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This month, all over the country, thousands upon thousands of college instructors are losing sleep over grade inflation. They've worked hard all semester to make their students better thinkers and writers with a wider base of knowledge. They've done their level best to assess their students' performance in class fairly and accurately. They've devoted many hours to choosing the most appropriate assessment criteria for the their classes' objectives. And yet, staring at a long list of A's, A-minuses, and B-pluses, these otherwise confident and self-assured teachers feel real guilt at adding to what is surely the scourge of American education.

If you're among those beleaguered and stressed out by your too-high grades, I'm here to tell you not to worry.

Grade inflation is one of those things that sounds much worse than it is. It does certainly sound bad. Did you hear about the high school with 34 valedictorians? Maybe you read the (shocking!) news that the median grade at Harvard is an A-? Or perhaps you've visited gradeinflation.com, with its detailed graphs showing just how pervasive the phenomenon is, and its ominous conclusions about grade inflation's connection to declining literacy rates.

Vitae's own Rebecca Schuman, writing in Slate last week, confessed that she is a chronic grade inflator. Tough grading, she says, is not worth the barrage of student emails that is a C's inevitable consequence. She convincingly argues that grade inflation is a natural outgrowth of the consumer model of education that seems to be more and more present on American campuses. Considering the outraged and alarmed tone of much of the writing about the subject, one could be forgiven for thinking that grade inflation is the cause of the consumer model of education. Either way, the consensus seems to be that grade inflation is a very bad thing indeed. Hence the thousands of guilty teachers.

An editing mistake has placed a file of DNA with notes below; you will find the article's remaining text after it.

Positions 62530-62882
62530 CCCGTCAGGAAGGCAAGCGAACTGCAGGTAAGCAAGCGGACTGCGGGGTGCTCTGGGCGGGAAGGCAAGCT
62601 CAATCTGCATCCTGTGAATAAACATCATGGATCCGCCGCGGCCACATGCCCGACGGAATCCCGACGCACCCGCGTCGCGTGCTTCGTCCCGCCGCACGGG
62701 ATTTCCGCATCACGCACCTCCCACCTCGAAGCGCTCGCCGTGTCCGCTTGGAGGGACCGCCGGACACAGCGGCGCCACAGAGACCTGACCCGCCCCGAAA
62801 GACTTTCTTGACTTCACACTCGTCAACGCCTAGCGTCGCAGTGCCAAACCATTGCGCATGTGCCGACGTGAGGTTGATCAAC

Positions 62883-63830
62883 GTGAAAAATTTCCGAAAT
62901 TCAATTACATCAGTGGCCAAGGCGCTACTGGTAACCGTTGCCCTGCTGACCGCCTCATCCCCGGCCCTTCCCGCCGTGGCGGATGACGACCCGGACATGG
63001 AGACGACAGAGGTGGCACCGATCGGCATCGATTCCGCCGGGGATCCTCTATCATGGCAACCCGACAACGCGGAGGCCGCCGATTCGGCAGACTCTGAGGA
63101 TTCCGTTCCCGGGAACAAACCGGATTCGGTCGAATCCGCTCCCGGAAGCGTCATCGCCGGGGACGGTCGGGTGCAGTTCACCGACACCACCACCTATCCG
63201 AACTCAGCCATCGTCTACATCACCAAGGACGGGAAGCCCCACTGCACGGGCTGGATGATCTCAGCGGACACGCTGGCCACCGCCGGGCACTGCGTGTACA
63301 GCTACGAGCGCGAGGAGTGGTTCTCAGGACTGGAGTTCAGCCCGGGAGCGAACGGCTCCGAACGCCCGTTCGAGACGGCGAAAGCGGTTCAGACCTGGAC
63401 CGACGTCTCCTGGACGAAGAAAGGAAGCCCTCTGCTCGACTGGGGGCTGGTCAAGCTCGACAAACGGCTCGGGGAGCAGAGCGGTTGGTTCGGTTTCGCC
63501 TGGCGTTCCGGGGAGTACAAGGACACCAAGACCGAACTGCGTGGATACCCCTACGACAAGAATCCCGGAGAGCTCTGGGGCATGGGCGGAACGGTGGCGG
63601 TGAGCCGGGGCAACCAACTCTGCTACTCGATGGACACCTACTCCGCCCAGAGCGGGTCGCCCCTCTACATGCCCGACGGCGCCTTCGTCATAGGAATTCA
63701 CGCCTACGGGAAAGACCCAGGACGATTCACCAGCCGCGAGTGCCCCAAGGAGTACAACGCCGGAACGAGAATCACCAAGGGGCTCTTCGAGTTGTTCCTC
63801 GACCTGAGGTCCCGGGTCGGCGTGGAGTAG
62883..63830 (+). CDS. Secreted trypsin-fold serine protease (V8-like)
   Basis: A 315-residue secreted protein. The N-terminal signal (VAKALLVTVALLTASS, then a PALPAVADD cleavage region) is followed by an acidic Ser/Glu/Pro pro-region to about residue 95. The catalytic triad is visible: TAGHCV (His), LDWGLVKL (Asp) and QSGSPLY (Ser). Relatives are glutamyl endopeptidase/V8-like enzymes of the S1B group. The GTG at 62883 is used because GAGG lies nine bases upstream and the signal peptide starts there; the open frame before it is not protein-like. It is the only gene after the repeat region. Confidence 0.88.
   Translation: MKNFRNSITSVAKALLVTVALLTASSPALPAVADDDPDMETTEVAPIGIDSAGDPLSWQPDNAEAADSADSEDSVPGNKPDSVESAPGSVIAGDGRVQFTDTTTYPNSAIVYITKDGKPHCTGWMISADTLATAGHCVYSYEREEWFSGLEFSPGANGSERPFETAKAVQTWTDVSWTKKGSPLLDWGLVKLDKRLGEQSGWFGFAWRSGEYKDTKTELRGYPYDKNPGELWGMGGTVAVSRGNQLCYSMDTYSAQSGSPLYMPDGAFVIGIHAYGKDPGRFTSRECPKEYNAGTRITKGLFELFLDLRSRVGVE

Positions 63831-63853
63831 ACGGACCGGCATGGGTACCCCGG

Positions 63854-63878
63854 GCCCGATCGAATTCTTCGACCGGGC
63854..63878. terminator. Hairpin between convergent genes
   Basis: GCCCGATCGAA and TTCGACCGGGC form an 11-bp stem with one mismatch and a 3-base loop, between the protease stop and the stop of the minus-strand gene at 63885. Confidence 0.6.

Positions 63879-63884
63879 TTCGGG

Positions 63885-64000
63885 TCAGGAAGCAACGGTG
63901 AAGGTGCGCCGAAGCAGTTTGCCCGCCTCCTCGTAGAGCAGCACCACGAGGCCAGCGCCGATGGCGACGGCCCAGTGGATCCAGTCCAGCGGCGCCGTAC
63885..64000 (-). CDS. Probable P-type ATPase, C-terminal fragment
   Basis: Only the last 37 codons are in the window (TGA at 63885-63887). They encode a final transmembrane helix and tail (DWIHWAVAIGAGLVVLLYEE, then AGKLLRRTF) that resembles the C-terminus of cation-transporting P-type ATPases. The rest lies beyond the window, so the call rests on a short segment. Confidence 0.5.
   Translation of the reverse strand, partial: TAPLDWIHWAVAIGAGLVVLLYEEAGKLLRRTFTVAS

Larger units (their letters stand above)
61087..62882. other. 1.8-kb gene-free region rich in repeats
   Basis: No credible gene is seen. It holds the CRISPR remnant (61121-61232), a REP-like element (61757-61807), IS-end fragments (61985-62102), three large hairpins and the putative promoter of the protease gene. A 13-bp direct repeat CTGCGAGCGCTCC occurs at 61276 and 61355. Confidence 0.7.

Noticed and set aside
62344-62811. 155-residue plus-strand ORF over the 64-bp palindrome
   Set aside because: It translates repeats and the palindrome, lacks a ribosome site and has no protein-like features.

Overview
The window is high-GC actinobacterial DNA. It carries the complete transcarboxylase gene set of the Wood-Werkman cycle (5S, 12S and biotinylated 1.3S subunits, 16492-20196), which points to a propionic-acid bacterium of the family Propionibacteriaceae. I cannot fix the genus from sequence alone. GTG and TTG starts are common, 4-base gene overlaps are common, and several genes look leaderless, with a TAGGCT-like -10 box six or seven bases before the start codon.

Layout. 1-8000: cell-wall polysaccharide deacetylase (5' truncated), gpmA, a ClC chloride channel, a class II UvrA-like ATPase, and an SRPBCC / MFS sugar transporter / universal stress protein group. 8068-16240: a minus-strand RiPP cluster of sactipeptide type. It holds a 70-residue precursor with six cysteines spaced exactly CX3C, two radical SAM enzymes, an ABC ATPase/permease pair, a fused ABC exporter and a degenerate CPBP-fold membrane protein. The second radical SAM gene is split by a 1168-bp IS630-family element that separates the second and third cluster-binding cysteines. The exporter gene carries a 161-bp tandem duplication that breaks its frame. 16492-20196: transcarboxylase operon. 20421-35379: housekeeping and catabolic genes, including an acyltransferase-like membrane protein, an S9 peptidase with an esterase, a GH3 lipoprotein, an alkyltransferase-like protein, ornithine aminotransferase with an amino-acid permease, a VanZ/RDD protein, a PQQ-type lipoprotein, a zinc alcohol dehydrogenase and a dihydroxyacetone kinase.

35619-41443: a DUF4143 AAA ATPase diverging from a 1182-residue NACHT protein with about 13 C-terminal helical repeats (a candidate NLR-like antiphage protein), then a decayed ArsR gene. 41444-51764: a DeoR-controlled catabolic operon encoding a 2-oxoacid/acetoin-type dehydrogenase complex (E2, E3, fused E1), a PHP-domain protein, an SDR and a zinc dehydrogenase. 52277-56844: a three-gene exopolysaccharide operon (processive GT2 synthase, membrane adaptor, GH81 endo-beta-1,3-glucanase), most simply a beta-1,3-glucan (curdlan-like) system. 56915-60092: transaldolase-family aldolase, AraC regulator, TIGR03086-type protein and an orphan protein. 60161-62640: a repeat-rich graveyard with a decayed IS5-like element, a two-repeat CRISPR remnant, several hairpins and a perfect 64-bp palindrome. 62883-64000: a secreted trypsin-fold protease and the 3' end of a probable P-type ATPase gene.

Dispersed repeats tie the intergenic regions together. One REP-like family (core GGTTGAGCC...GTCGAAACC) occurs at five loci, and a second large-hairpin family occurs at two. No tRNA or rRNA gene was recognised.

But the fact of the matter is that grade inflation is probably a victimless crime. There have been no convincing studies that demonstrate that higher grades lead to poorer learning outcomes for students. Some argue that giving better grades to more students does a disservice to those students who are truly exceptional, who deserve to stand head-and-shoulders above their peers. But a professor's job is to educate all of her students—to help as many of them as possible to thrive in their studies—not to foster competition between them to separate the wheat from the chaff. Let employers and graduate schools come up with their own ways to evaluate students; you've got more important things to do.

Others point out that grades can provide powerful motivation to students: If everyone gets an A, why do students even need to try? But such arguments ignore the difference between intrinsic and extrinsic motivation. Remember, our goal should be to get students to want to excel in our classes because they genuinely want to master the material. Ken Bain, in his What the Best College Teachers Do, summarizes a number of experimental studies suggesting that a focus on extrinsic motivation can actually decrease students' natural curiosity about their studies, making it less likely that what they learn will stay with them beyond the final exam. As Alfie Kohn pointed out in his 2002 demolition of "The Dangerous Myth of Grade Inflation," "a focus on grades creates, or at least perpetuates, an extrinsic orientation that is likely to undermine the love of learning we are presumably seeking to promote."

Please don't get me wrong: I am not advocating giving everyone an A and calling it a day. I do not think that grade inflation is something we should be actively pursuing as a goal. We should aim to provide assessment to our students that gives an honest accounting of their work.

But if you put in a good faith effort to grade your students fairly, do your best to remain objective when evaluating their course work, and still end up with more A's and A-minuses than anything else? Don't sweat it. Your set of final marks is not the straw that will finally break the back of American education, and you are not responsible for the dumbing down of the next generation. Your top-heavy grade book is not the ultimate and damning consequence of a permissive culture of degraded standards and thin-skinned student-customers. I bet your students earned those A's.